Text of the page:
With the primary election season in full swing, college campuses have not been immune to the heightened popularity—and polarization—of political discourse. Many Skidmore students began perking up to politics last semester, and have continued to follow the candidates. Although it should be appreciated that students are discussing politics at all, there are ways in which these discussions are unhealthy. The divisions observed among Skidmore students exemplify the ways politics divides most communities of voters; many individuals feel intimidated by political discussion, parties divide and shame one another, and conversations become more or less homogenous as those with contrary opinions often do not participate.
Conservative voices are all but silent at Skidmore. Although it is widely acknowledged that the student body tends to be liberal, there is a generalization of political ideologies. Skidmore students need to make more of an effort to welcome conservative students to voice their opinions and join political discussion by listening better when confronted with opposing ideologies.
Not only is there tension on campus between members of the two parties, but within the liberal community as well. An irritation has developed towards Hillary Clinton supporters, as many students opt to support Bernie Sanders, and these exchanges have been heated to the point of being dubbed “Hillary Shaming.”
Polarization between Republicans and Democrats, as well as within the parties themselves, makes political discussion a dangerous minefield. While politics is always going to be an uncomfortable topic, engaging in controversy can feel especially uncomfortable because of the taboo associated with it and because it’s intellectually intimidating. Unless one has made a distinct effort to become educated in politics, they may not have been exposed to in-depth political discussion. Many people simply do not discuss religion or politics with others out of courtesy, but this decision can stunt the education of young adults who grow up having seldom heard politics being discussed outside of their families, where there is likely little disagreement.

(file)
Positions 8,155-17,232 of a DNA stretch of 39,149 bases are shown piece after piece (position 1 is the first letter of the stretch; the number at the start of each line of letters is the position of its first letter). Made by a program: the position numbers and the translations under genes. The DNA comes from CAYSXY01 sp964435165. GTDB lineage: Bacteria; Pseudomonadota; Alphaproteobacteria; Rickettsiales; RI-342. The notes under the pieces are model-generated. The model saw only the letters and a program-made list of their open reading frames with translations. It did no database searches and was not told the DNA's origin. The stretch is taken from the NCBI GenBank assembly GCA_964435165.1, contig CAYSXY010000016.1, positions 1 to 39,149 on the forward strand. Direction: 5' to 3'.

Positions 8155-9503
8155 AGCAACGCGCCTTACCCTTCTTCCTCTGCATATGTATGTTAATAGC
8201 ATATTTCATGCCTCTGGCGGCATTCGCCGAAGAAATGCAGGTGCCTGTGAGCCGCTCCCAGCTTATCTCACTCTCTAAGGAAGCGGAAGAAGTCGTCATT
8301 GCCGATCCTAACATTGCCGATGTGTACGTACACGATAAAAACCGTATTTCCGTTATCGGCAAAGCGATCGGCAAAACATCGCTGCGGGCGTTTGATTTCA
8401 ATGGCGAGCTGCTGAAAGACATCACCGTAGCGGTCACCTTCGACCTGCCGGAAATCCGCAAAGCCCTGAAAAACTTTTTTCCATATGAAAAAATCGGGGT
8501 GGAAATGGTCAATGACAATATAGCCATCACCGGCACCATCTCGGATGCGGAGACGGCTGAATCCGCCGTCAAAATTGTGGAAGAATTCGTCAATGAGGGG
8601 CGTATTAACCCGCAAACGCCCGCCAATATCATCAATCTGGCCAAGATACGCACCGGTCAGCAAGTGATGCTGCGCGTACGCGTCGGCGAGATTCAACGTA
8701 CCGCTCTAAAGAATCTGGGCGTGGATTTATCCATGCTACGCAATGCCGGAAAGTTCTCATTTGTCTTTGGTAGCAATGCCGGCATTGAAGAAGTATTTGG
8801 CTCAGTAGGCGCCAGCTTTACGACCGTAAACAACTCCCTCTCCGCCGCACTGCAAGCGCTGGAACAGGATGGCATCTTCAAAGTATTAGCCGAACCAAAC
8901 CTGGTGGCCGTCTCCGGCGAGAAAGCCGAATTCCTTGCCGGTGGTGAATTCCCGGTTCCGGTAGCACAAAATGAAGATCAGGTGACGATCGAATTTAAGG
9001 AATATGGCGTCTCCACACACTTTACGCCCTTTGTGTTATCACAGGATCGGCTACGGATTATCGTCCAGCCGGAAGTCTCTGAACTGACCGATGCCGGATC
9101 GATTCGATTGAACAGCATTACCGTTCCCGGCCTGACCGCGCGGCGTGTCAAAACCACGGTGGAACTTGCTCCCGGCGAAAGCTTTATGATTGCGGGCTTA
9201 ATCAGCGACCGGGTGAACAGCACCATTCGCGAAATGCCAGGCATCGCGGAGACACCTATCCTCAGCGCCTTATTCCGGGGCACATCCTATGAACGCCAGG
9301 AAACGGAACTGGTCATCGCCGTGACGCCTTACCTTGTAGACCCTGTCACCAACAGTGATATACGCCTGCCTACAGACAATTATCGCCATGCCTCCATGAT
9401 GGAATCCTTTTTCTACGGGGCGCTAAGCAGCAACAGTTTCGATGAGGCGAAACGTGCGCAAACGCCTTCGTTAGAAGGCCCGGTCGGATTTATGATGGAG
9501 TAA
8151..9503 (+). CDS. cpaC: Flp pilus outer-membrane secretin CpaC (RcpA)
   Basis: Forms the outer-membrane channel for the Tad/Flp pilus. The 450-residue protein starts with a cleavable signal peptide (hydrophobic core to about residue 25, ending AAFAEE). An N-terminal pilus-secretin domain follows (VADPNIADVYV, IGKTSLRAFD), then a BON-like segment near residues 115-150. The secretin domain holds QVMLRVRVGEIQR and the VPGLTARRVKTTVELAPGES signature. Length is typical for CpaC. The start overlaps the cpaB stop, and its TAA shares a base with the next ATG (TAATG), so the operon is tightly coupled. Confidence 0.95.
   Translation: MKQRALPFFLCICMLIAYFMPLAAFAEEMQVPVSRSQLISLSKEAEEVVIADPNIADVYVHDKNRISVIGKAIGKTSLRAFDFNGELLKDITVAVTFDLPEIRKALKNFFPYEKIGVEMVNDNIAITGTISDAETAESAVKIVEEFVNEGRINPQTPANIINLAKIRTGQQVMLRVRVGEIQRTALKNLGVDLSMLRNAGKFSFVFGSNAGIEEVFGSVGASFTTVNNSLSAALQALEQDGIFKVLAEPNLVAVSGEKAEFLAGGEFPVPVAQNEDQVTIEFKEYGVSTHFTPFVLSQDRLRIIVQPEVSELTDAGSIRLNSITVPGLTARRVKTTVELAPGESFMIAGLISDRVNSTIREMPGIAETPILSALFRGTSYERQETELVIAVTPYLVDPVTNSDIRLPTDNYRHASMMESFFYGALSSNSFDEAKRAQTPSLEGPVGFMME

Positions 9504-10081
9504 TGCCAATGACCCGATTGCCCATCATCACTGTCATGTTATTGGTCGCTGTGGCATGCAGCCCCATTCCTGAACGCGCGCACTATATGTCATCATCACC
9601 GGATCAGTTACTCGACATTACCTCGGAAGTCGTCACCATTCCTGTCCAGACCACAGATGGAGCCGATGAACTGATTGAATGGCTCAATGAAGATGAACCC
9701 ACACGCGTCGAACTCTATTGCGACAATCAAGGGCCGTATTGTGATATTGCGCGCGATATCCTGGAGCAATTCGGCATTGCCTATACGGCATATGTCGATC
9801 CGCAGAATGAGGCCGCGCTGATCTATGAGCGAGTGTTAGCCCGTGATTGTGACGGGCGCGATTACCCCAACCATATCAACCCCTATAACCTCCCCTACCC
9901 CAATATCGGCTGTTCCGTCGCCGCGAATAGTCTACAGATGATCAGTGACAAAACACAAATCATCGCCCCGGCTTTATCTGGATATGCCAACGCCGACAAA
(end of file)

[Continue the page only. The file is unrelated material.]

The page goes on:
The location of the discussions also negatively influences their quality. The prevalence of social media, namely Facebook, has changed the way we talk about politics. Students become internet warriors, scripting emotional, often furious political posts to express their opinions. Understandably, it is easier to articulate personal beliefs in a status update or comment, but debates about politics are inevitable, and perhaps it makes sense to voice opinions outside of the internet. Engaging in discussions gives supporters of either party the opportunity to genuinely speak about issues at hand whilelearning about the beliefs of those around oneself. But for any political discussion to be meaningful, members of the conversation must listen as well as speak.